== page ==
They did - and then ASUS made some major flubs on both the TF101 and the Transformer Prime that made a lot of the people (like myself) who said, "Android tablets will be competitive" look foolish.
ASUS has a few problems. #1, they don't have the marketing reach that Apple does. When is the last time you saw a commercial for a Transformer?
#2 - They don't have the distribution channels or clout that Apple has.
This ties in with...
#3 - They had trouble with delivering their release date for the TF101. They didn't have enough supply. The 1st batch of Transformers had some significant issues. Then the follow up, the Prime, had even worse issues out of the box.
#4 - Motorola and Samsung's early tablets were very expensive and unable to deliver the same kind of experience as the iPad - and those were the most recognized brands. Things were very slow starting - and no one was getting it right. The TF101 got it the MOST right - but it wasn't good enough.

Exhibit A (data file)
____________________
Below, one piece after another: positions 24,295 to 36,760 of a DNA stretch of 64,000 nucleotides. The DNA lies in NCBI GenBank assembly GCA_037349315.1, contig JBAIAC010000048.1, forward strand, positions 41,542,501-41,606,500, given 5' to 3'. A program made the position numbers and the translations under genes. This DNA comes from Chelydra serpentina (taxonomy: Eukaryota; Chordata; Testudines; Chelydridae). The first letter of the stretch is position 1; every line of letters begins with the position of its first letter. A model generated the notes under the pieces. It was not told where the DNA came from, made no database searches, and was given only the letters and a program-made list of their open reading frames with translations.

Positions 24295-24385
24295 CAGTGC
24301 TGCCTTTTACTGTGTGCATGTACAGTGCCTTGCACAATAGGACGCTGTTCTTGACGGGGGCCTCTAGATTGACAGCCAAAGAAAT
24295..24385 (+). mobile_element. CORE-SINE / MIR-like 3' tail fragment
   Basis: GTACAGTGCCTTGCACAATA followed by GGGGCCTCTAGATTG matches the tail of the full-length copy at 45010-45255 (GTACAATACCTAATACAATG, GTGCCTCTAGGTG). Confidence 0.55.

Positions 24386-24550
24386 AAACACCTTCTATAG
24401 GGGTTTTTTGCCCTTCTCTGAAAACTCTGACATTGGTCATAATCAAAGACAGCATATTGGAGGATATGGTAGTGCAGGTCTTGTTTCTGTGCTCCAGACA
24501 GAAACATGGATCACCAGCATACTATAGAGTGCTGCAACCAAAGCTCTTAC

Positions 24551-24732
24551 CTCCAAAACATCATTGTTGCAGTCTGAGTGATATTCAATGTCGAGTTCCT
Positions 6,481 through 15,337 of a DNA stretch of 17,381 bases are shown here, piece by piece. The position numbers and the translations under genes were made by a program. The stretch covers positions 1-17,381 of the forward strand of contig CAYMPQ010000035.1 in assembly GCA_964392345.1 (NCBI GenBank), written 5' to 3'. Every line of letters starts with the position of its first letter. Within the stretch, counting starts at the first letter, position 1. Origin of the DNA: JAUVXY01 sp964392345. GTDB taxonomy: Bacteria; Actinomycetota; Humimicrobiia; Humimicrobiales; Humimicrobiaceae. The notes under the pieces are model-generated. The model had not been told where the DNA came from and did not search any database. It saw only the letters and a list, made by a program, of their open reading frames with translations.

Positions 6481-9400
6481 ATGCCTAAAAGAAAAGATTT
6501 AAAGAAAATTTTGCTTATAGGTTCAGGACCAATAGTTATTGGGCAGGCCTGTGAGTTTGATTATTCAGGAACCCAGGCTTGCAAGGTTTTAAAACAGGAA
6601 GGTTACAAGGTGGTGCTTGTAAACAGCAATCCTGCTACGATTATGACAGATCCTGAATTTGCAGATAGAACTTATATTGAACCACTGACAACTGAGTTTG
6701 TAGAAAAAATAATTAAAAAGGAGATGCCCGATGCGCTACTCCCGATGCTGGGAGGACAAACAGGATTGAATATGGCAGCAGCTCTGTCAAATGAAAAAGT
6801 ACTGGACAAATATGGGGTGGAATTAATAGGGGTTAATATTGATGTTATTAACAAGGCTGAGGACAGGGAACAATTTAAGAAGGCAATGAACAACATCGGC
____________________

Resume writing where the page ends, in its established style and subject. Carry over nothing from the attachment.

There are some other minor reasons (there isn't the same dynamic for Android tablets as there was for Android phones when Verizon announced the original Droid 1)...
But ultimately at this point consumers don't really know ASUS compared to a name like Motorola or even HTC or LG, Android has a bad rap, and Apple has this premium perception and cultural cachet.
From the perspective of a business and marketing focus - this could ultimately be a case study of how narrow windows of opportunity are and how many stars have to be aligned for a superior product to unseat an incumbent.
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